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Jam. Wale Delin
C.Mosley Tiulp. Old as he was, and void of Eye-sight too, What coud alas'a helplefi'Ilusband do..
T HERE liv'd in Lombardy, as authors write,
1 In days of old, a wise and worthy knight; Of gentle manners, as of gen’rous race, Bleft with much serise, more riches; and fomegrace. Yet led aftray by Venus' soft delights, S He scarce could rule some idle appetites : For long ago, let Priests say what they cou'd, Weak sinful laymen were but flesh and blood.
But in due time, wheñ fixty years were o'er, He vow'd to lead this vitious life no more; 10 Whether pure holiness inspir’d his mind, Or dotage turn’d his brain, is hard to find; But his high courage prick'd him forth to wed, And try the pleasures of a lawful bed.
NOT E S. JANUARY AND MAY.] This translation was done at foxteen or seventeen years of Age. P.
This was his nightly dream, his daily care, 15
And to the heav'nly pow’rs his constant pray'r,
Once, ere he dy'd, to taste the blisful life
Of a kind husband and a loving wife
These thoughts he fortify'd with reasons still,
(For none want reasons to confirm their will.) 20
Grave authors say, and witty poets sing,
That honest wedlock is a glorious thing :
But depth of judgment most in him appears,
Who wisely weds in his maturer years.
Then let him chuse a damsel young and fair, 25
To bless his age, and bring a worthy heir ;
To footh his cares, and free from noise and strife,
Conduct him gently to the verge of life.
Let sinful batchelors their woes deplore,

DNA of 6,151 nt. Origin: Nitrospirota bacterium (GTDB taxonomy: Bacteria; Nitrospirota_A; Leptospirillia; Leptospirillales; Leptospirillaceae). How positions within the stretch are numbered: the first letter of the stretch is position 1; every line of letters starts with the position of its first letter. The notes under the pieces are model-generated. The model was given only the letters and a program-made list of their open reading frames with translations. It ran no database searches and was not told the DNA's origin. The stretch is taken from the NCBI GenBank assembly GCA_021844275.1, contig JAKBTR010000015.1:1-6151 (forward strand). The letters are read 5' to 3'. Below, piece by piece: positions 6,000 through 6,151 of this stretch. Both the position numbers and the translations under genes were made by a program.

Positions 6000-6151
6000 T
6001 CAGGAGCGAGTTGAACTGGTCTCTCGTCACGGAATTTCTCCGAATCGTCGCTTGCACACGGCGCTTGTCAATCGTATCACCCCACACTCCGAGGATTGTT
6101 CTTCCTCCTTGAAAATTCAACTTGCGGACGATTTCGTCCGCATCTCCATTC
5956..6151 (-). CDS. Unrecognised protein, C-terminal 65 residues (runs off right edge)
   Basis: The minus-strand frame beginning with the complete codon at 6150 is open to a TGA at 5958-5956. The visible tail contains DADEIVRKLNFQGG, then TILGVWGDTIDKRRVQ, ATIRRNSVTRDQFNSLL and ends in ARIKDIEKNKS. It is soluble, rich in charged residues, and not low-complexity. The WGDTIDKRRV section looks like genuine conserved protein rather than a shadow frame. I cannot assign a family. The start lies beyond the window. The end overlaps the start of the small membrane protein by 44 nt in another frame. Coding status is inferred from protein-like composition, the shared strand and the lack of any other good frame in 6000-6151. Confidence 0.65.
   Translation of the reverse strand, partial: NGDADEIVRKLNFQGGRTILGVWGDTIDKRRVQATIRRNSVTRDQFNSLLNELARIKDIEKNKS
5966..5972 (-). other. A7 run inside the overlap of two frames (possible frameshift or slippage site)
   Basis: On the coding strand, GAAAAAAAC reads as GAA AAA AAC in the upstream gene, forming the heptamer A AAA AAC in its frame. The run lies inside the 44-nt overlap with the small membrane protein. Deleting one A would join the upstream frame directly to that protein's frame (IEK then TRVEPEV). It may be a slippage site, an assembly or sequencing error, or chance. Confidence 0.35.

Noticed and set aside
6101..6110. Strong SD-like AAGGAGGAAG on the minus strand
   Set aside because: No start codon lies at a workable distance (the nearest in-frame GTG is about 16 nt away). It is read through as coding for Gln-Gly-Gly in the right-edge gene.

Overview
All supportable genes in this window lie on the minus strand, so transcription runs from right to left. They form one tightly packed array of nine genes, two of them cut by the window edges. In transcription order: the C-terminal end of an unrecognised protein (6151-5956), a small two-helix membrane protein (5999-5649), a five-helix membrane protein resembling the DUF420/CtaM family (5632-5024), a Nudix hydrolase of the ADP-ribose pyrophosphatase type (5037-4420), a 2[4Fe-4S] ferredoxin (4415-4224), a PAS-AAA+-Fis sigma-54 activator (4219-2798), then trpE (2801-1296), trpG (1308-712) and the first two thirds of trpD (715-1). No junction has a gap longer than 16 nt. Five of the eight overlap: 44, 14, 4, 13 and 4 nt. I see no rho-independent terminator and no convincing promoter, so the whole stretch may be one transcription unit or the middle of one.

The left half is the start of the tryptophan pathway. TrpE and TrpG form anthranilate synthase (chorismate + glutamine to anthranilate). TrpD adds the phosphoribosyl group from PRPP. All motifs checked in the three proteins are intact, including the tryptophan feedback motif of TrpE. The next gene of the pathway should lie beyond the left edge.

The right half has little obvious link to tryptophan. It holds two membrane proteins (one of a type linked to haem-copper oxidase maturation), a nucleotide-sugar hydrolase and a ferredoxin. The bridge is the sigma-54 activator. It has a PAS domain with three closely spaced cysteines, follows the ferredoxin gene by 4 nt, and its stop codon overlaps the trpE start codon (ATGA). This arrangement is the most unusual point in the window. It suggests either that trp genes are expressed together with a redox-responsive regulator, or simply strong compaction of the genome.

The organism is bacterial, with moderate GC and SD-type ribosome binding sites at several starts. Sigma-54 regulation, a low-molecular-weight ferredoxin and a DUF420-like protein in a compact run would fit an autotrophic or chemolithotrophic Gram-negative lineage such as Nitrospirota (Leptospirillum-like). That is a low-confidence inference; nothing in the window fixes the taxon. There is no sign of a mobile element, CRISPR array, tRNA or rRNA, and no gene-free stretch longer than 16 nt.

Full well they merit all they feel, and more: 30
Unaw'd by precepts, human or divine,
Like birds and beasts, promiscuously they join ::
Nor know to make the present blessing last,
To hope the future, or esteem the past:
But vainly boast the joys they never try'd, 35
And find divulg'd the secrets they would hide.
The marry'd man may bear his yoke with ease,
Secure at once himself and heav'n to please ;
And pass his inoffensive hours away,
In bliss all night, and innocence all day: 40
Tho' fortune change, his constant spouse remains,
Augments his joys, or mitigates his pains.
But what so pure, which envious tongues will
Some wicked wits have libell’d all the fair.
With matchless impudence they style a wife 45
The dear-bought curse, and lawful plague of life;
A bosom-ferpent, a domestic evil,
A night-invasion, and a mid-day-devil.
Let not the wise these fland’rous words regard,
But curse the bones of ev'ry lying bard. 50
All other goods by fortune's hand are giv'n,
A wife is the peculiar gift of heav'n.
Vain fortune's favours, never at a stay,
Like empty fhadows, pafs, and glide away;
One folid comfort, our eternal wife, 55
Abundantly supplies us all our life:
This bleffing lasts (if those who try, say true)
As long as heart can wish---and longer too.
Our grandfire Adam, ere of Eve possess’d, Alone, and ev'n in Paradise unbless’d, 60 With mournful looks the blissful scenes survey'd, And wander'd in the solitary shade. The Maker saw, took pity, and bestow'd Woman, the last, the best reserv'd of God.